I was raised on the notion that the rhythm was going to get me, not lull me into a peaceful slumber. Who knew?!

Well evidently science and, probably, Gloria Estefan knew, but I digress.

When my son was born, I just assumed the kid would know how to sleep. When I'm tired that's what I do, so why wouldn't this smaller more easily exhausted version of me not work the same way? Well, the simple and cinematic answer is, he is not in Kansas anymore.

Being in utero is like being in a warm, soothing and squishy spa. It's cozy, it's secure, it comes with its own soundtrack. Then one day the spa is gone. The space is bigger, brighter and the constant stream of music has come to an abrupt end. Your baby just needs a little time to acclimate and a little assist from continuous sound support.

My son, like most babies, was a restless and active sleeper. It didn't take much to jolt him from a sound sleep to crying like a banshee. I once microwaved a piece of pizza, and you would have thought I let 50 Rockettes into his room to perform a kick line.

I was literally walking on eggshells, tiptoeing around the house, watching the television with the closed caption on.

Like adults, babies have an internal clock. Unlike adults, babies haven't harnessed the ability to hit the snooze button on that internal clock. Lucky for babies they have a great Mama to hit the snooze button for them.

Enter the beloved by all—sound machines.

Keep reading Show less
Shop

Sorry, you can’t meet our baby yet

Thank you for understanding. ❤️

In just over three weeks, we will become parents. From then on, our hearts will live outside of our bodies. We will finally understand what everyone tells you about bringing a child into the world.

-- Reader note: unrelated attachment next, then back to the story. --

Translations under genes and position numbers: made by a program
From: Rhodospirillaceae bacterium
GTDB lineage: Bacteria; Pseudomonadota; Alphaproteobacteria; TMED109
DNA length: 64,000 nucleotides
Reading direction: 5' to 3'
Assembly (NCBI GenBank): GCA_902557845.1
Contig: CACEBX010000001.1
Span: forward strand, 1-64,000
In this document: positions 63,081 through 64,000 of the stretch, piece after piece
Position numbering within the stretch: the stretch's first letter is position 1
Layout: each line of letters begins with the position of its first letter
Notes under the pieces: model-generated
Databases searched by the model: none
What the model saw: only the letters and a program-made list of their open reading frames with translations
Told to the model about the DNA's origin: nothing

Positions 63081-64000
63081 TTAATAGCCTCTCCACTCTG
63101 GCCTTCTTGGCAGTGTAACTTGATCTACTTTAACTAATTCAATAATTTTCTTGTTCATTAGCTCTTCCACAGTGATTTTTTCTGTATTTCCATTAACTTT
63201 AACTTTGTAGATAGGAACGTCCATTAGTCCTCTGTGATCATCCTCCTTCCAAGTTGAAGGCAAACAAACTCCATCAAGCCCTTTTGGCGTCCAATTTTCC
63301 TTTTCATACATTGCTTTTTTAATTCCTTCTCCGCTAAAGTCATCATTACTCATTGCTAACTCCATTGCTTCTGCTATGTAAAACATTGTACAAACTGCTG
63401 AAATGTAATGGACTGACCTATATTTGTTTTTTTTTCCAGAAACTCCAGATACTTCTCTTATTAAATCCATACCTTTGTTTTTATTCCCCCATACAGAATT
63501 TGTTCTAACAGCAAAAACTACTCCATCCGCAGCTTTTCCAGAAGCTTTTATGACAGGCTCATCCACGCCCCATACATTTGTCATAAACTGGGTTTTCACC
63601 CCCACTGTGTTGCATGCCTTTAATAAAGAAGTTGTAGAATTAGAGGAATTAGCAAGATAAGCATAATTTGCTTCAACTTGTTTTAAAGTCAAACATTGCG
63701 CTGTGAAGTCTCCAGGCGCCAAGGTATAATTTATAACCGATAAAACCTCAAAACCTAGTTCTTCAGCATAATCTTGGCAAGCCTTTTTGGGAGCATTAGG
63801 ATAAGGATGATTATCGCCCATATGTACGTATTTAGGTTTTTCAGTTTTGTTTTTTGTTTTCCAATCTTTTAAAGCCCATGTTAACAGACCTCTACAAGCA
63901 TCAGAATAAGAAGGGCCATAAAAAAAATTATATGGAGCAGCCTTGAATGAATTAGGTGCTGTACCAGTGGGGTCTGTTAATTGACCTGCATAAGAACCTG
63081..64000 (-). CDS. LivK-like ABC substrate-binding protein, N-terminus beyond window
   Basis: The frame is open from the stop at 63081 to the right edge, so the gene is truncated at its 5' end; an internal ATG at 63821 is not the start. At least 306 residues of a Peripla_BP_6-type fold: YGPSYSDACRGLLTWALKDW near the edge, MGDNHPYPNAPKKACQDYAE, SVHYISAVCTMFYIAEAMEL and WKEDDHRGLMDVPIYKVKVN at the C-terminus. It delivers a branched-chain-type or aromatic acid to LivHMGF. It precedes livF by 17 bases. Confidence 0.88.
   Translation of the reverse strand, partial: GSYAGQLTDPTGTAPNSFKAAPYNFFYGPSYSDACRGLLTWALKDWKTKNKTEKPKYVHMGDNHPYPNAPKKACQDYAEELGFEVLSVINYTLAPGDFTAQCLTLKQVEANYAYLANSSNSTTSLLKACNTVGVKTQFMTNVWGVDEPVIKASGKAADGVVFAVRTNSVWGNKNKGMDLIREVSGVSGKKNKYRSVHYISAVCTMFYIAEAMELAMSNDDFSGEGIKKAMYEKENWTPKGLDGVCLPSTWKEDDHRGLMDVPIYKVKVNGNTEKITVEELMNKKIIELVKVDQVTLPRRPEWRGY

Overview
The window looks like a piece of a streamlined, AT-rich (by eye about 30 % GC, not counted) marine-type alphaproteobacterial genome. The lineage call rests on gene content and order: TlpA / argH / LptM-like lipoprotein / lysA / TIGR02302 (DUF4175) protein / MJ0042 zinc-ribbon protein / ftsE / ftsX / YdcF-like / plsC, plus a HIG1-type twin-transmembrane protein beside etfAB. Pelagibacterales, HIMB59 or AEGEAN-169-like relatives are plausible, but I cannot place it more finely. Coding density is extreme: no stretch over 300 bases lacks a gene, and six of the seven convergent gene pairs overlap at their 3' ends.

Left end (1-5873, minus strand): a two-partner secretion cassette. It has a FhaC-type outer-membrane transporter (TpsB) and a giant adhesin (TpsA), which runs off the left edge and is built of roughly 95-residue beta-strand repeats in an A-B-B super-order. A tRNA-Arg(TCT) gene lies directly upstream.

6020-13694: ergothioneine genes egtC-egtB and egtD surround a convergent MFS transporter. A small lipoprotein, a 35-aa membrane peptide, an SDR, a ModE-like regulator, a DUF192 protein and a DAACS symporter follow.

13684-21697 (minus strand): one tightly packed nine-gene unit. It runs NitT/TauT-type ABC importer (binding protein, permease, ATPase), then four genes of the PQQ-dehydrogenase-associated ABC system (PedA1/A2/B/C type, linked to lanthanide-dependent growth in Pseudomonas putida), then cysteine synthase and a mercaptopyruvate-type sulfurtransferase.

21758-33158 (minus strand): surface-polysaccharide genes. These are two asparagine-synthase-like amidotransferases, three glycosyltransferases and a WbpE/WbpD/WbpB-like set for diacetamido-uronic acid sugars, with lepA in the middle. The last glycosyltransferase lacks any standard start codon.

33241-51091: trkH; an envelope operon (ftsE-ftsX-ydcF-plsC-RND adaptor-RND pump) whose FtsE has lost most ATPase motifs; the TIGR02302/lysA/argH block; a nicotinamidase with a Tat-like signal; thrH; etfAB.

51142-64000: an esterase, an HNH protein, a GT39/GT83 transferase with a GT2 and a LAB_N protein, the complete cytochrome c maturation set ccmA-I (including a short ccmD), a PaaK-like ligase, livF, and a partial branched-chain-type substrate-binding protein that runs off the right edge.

Lately, the range of emotions and hormones has left me feeling nothing short of my new favorite mom word, "hormotional." I'm sure that's normal though, and something most people start to feel as everything suddenly becomes real.

Our bags are mostly packed, diaper bag ready, and birth plan in place. Now it's essentially a waiting game. We're finishing up our online childbirth classes which I must say are quite informational and sometimes entertaining. But in between the waiting and the classes, we've had to think about how we're going to handle life after baby's birth.

I don't mean thinking and planning about the lack of sleep, feeding schedule, or just the overall changes a new baby is going to bring. I'm talking about how we're going to handle excited family members and friends who've waited just as long as we have to meet our child. That sentence sounds so bizarre, right? How we're going to handle family and friends? That sentence shouldn't even have to exist.

Keep reading Show less
Life

What went viral this week: Pregnant Disney Princesses + an airline nightmare

Now, more than ever, we need to hear those good news stories.

Last week was a week.

We lost a legal and cultural icon with the passing of Justice Ruth Bader Ginsburg and deadly wildfires continue to blaze on the West Coast. Now, more than ever, we need to see creativity, kindness and compassion in our world—we need to hear those "good news" stories, but we also need to see the headlines that show us how and why the world needs to change .

And right now both kinds of stories are going viral.

Here are the viral stories you need to read right now:

Keep reading Show less
News